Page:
Katie Allred:

Oh, that’s so funny.

Trey Van Camp:

Three years ago. And now they’re like, “We finally moved in the area. We want to go to your church.” I’m like, “That’s so cool.” And they’re the biggest blessing, I love that couple. So, stuff like that happens a lot, but I’ve really kept it separate in the sense that all the camera gear I have, I bought it.

Katie Allred:

Right.

Trey Van Camp:

That way when I do Patreon, I don’t feel bad for taking it.

Katie Allred:

Right, right.

Trey Van Camp:

But yeah, there’s definitely a big correlation there with the church.

Katie Allred:

Yeah. So, who produces your Sunday morning? Or who produces the graphics and that kind of stuff?

Trey Van Camp:

Yeah. Me.

Katie Allred:

You’re doing all of it?

Trey Van Camp:

I’m doing all of it.

Katie Allred:

You’re comms team.

Trey Van Camp:

I am the comms team.

Katie Allred:

So, that’s probably relatable for every single pastor.

Trey Van Camp:

Yeah.

Katie Allred:

Because that’s why I created the group, because I was like, “I know there are pastors across America who are doing everything.”

Trey Van Camp:

So, sometimes my church channel lacks.

Katie Allred:

Yeah.

Trey Van Camp:

And the graphic and like, “Oh, it’s Memorial Day. Let’s post something about…” Because I’m always focused on my content.

Katie Allred:

Right.

Trey Van Camp:

So, I would love to have somebody else to take over our church stuff and repurpose what I make and put it on the church page.

Trey Van Camp:

So yeah, it’s a difficult… We’re not… Don’t go to our church page. I think we do good with our live streams and we have a team that does that that does great. But I’m trying to get people that do sermon clips and all that kind of stuff. Right now it’s just me.

Katie Allred:

It’s a process, yeah. And too, coming up with sermon clips and stuff, it is helpful to get that transcript and stuff afterwards. Or if you’ve heard your mix, you can get that-

Trey Van Camp:

Right.

Katie Allred:

… and pass it off to somebody. But I’m sure when you’re doing all that yourself…

Trey Van Camp:

Right.

Katie Allred:

I can’t imagine.

Trey Van Camp:

Yeah, it just gets overwhelming. And then I have ministry to do.

Katie Allred:

Yeah. Yeah, and then you have… Yeah, yeah. You’re going to visit people at the hospital.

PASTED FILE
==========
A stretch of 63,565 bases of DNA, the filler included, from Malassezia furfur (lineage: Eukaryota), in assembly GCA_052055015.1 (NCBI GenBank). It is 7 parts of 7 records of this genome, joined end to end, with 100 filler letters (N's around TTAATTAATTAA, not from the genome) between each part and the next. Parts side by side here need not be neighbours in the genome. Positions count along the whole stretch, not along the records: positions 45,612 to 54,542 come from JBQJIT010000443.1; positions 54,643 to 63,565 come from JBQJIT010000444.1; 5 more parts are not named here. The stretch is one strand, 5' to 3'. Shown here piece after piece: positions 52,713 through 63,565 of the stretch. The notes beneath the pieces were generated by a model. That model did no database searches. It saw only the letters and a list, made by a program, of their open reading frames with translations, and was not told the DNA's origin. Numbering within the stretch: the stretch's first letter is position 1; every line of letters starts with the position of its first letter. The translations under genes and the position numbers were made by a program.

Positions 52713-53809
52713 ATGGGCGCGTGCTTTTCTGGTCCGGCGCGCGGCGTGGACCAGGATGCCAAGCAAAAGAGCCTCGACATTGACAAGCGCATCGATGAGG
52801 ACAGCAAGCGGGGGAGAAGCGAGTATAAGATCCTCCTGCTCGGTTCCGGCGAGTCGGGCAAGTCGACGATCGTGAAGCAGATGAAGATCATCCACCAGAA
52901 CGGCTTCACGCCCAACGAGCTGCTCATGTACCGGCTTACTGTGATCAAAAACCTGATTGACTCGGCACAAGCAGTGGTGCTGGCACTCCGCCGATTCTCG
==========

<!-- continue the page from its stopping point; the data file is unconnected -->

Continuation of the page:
Trey Van Camp:

So, for church comm leaders, what’s the three pieces of content they need to be making right now for a church page?

Katie Allred:

Oh man, you just turned it back on me.

Trey Van Camp:

Yes.

Katie Allred:

I don’t like that. Yeah, I don’t like that at all.

Katie Allred:

Okay, so what should people be making? Well, one, they should be figuring out how to do online community. That’s my space.

Trey Van Camp:

Right.

Katie Allred:

I know that as [crosstalk 00:13:13]

Trey Van Camp:

I remember your talk at SEC about that. It was so good.

Katie Allred:

And I know that that’s not content. Well, that was a wild idea God gave me back in 2016 about creating communities that are not a part of the church. Which is so funny because it’s an old idea.

Trey Van Camp:

Right.

Katie Allred:

This is not some crazy new idea that I invented, but-

Trey Van Camp:

You’re prioritizing connection over conversion. It leads to conversion, but you’re connecting with them first.

Katie Allred:

Well, didn’t Jesus prioritize connection over conversion?

Trey Van Camp:

Yeah, you’re right. Because they’re people.

Katie Allred:

I mean, he wanted the people to come… Yeah, let the people come to me even though they’re children, right? It wasn’t like he was expecting those children to be converted and [crosstalk 00:13:51]

Trey Van Camp:

And as pastors, we always got to pray that prayer, we got to close the deal.

Katie Allred:

You got to plan A, B, and C. We got to get that done. And so, yeah. Which is part… I mean, yeah. [inaudible 00:14:01] came to me.

Trey Van Camp:

And praise God for that, but right.

Katie Allred:

Yeah, yeah, yeah. And I love evangelism. I’m like, I just want to make evangelism not weird again.

Trey Van Camp:

That’s why I like vlogging, because it’s making that personal connection.

Katie Allred:

Right. Yeah, yeah, yeah. It’s just like people might [inaudible 00:14:17] end up on your YouTube channel.

Trey Van Camp:

Yeah.

Katie Allred:

And that’s what I want. I want people to maybe end up in my online community.

Trey Van Camp:

Cool.

Katie Allred:

And then we have a relationship. Just like you and me, we met on the internet, right?

Trey Van Camp:

Right.

Katie Allred:

We’ve met maybe one time in person beforehand.

Trey Van Camp:

Right.

Katie Allred:

However, here we are having a conversation.

Trey Van Camp:

And it’s just boom.

Katie Allred:

It’s fine. You can do the same thing, but with hiking and stuff in your community and other ideas.

Trey Van Camp:

Right. That’s true.

Katie Allred:

It’s not that hard. You can find people in your church who are already passionate about doing these kind of things.

Trey Van Camp:

Yeah. Just empower them.

Katie Allred:

And just tell them to… Yeah. Maybe give them the resources and tools, right? Because a lot of them will be like, “Well, I don’t have money to do these kinds of things.” Well, yeah, we can fund it, but let us help you. I don’t know.

Trey Van Camp:

So two more. That’s one thing church comm-

Katie Allred:

That’s a big one. That’s the big one for me. Yeah, yeah, yeah.

Trey Van Camp:

You got two more?

Katie Allred:

Yeah.

Trey Van Camp:

You probably have ten more.

Katie Allred: